Efficacy of xanthopimpla stemmator against selected lepidopteran pest and its interaction with pupal endoparasitoid pediobius furvus in graminaceous plants in Kenya
John, Jamleck Muturi
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Chilo partellus (Swinhoe) (Lepidoptera: Crambidae) is a major pest and a threat to cultivated poaceous plants in many parts of Africa. The adverse ecological and environmental effects as well as the cost of chemical insecticides commonly used in its control, besides its limitations makes it necessary to explore environmentally friendly control methods. Classical biological control is one important approach in the control of exotic pests. A larval parasitoid Cotesia flavipes Cameron (Hymenoptera: Braconidae) was introduced in Kenya from Pakistan against C. partellus. Though, it has reduced borer density in overall by 32% and by 55% for C. partellus, its establishment and effectiveness is limited for it does not complete development in Busseola fusca and Eldana saccharina which are serious stemborer pests. To increase borer suppression, Xanthopimpla stemmator (Hymenoptera: Ichneumonidae) a solitary pupal endoparasitoid which attacks lepidopteran pupae of stemborers was imported from Asia into Kenya for laboratory assessment and future release. The objectives of this study were, to determine the location of pupae of C. partellus, Sesamia oriaula, Busseola fusca and Sesamia calamistis Hampson (Lepidoptera: Noctuidae) in selected wild and cultivated host plants from different ecological areas, to evaluate host acceptance and preference of X. stemmator to C. partellus, S. oriaula and Helicoverpa armigera Hübner (Lepidoptera: Noctuidae), to assess its developmental suitability in the three borer species and to study the interaction between X. stemmator and the indigenous pupal parasitoid, Pediobius furvus (Gahan)(Hymenoptera; Eulophidae) in the laboratory. The results indicated that, there was no significant difference in the tunnel length between C. partellus and Chilo orichalcociliellus (Strand)(Lepidoptera: Crambidae). However, in the different plant species tested, B. fusca and S. oriaula had the longest mean tunneling length. Pupal depth and location of B. fusca, C. orichalcociliellus, S. calamistis showed no significant difference in the different plant species tested. Pupal depth and pupal location for C. partellus differed significantly in the different plants. Chilo partellus was the most abundant borer species sampled in Kwale whereas, B. fusca was the most abundant borer species sampled in Trans Nzoia from the different sampled plant species. Most borer pupae were located in the upper part of the host plant stem except S. oriaula whose pupae were exclusively recovered from the lower part of Pennisetum purpureum. Chilo orichalcociliellus and S. calamistis mainly pupated in the cob and upper part of the host plant stem. Laboratory choice and no-choice tests indicated that female X. stemmator did not show any oviposition preference for C. partellus, S. oriaula and H. armigera. The female parasitoid indiscriminately accepted all the hosts. Studies on suitability revealed that the female X. stemmator caused high pupal mortality in H. armigera and it successfully developed in C. partellus and S. oriaula but, did not develop in H. armigera. Xanthopimpla stemmator emerging from C. partellus developed faster than those from S. oriaula. However, X. stemmator emerging from C. partellus lived longer than those from S. oriaula. Xanthopimpla stemmator progeny from S. oriaula had a wider wingspan and longer tibia length than those from C. partellus. More female X. stemmator emerged from both hosts and the probability of getting female progeny increased with increase in host weight. Studies on multiparasitism showed that X. stemmator successfully developed when exposed to C. partellus pupae at different time intervals and sequences. Developmental time of X. stemmator progeny was slower when it stung pupae alone, but gradually shortened when P. furvus was involved in the stinging of pupae at different sequences. Few P. furvus adults emerged at different sequences and the percent success of X. stemmator parasitism increased with time interval in the Xs-Pf (Xarathopimpla stemmator-Pediobius furvus) sequence, but decreased in the Pf-Xs (Pediobius furvus-Xanthopimpla stemmator) sequence. Male to female proportion of P. furvus in both sequences did not differ from that of the control at the four time intervals. More X. stemmator progeny were produced in the Xs-Pf sequence than in the Pf-Xs sequence. More male proportions were produced as the time interval of exposure increased in both sequences and progeny production decreased with increase in time interval of exposure. This study indicates that X. stemmator could be used as a biological control agent against major and minor borer species in Kenya. The parasitoid could complement and supplement other borer control strategies.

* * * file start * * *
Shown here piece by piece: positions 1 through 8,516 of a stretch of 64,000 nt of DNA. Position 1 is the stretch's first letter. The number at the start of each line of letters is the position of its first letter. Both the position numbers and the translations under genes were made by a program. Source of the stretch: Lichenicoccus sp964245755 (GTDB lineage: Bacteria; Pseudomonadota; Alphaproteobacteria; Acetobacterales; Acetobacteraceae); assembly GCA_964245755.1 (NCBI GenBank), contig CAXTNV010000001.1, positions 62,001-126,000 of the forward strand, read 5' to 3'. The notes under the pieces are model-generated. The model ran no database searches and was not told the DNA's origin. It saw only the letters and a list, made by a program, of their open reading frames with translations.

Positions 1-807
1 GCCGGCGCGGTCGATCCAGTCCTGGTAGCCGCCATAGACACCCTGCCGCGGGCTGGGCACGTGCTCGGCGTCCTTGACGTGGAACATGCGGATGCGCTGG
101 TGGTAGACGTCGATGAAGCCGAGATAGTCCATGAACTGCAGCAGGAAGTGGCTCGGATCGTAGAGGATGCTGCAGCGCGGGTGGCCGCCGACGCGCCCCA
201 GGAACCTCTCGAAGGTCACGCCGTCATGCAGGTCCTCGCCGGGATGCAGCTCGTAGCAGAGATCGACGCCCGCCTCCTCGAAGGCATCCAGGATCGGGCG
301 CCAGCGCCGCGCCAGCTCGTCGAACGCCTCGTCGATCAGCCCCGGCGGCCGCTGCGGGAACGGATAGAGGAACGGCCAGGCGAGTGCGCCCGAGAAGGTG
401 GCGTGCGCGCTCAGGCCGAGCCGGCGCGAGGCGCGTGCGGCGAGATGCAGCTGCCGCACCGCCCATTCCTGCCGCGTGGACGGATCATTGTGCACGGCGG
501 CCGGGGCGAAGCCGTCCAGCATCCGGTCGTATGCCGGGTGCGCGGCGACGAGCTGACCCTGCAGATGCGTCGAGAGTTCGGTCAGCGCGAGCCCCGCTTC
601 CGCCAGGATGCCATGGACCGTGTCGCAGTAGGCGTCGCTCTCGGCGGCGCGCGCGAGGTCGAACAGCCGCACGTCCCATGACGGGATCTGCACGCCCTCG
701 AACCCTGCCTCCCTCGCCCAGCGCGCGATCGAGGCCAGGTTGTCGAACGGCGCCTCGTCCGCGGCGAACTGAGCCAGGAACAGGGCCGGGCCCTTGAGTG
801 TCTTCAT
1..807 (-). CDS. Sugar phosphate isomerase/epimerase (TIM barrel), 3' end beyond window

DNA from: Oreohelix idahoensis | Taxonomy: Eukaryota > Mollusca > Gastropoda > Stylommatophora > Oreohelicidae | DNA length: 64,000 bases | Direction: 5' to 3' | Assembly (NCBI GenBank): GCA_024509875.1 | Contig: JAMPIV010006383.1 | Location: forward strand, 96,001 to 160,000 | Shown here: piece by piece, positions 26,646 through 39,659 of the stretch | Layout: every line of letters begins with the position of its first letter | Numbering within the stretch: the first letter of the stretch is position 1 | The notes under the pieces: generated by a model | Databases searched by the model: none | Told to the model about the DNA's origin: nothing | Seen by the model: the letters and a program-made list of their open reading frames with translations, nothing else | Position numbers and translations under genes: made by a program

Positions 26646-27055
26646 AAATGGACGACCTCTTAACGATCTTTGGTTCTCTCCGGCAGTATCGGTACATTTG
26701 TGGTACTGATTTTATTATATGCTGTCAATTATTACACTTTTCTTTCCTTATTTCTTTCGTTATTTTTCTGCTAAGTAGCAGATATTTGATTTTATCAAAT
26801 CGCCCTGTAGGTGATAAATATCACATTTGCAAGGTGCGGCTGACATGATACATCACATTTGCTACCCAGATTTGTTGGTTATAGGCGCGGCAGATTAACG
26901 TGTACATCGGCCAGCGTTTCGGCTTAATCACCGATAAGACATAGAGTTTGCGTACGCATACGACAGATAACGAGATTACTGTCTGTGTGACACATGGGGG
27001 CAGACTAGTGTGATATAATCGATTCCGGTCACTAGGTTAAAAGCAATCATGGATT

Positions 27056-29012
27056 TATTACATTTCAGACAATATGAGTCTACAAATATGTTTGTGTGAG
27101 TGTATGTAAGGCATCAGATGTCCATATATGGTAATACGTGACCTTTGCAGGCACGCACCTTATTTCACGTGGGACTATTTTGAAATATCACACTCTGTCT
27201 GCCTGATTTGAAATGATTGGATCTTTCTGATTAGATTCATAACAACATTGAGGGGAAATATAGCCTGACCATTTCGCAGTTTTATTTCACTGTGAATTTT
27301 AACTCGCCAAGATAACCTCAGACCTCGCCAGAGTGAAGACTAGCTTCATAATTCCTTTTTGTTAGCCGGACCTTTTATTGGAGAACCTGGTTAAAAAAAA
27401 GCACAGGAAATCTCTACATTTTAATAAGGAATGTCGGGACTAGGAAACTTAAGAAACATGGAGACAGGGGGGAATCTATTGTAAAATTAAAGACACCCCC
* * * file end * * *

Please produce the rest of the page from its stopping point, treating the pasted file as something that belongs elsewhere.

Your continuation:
- MST-Zoological Sciences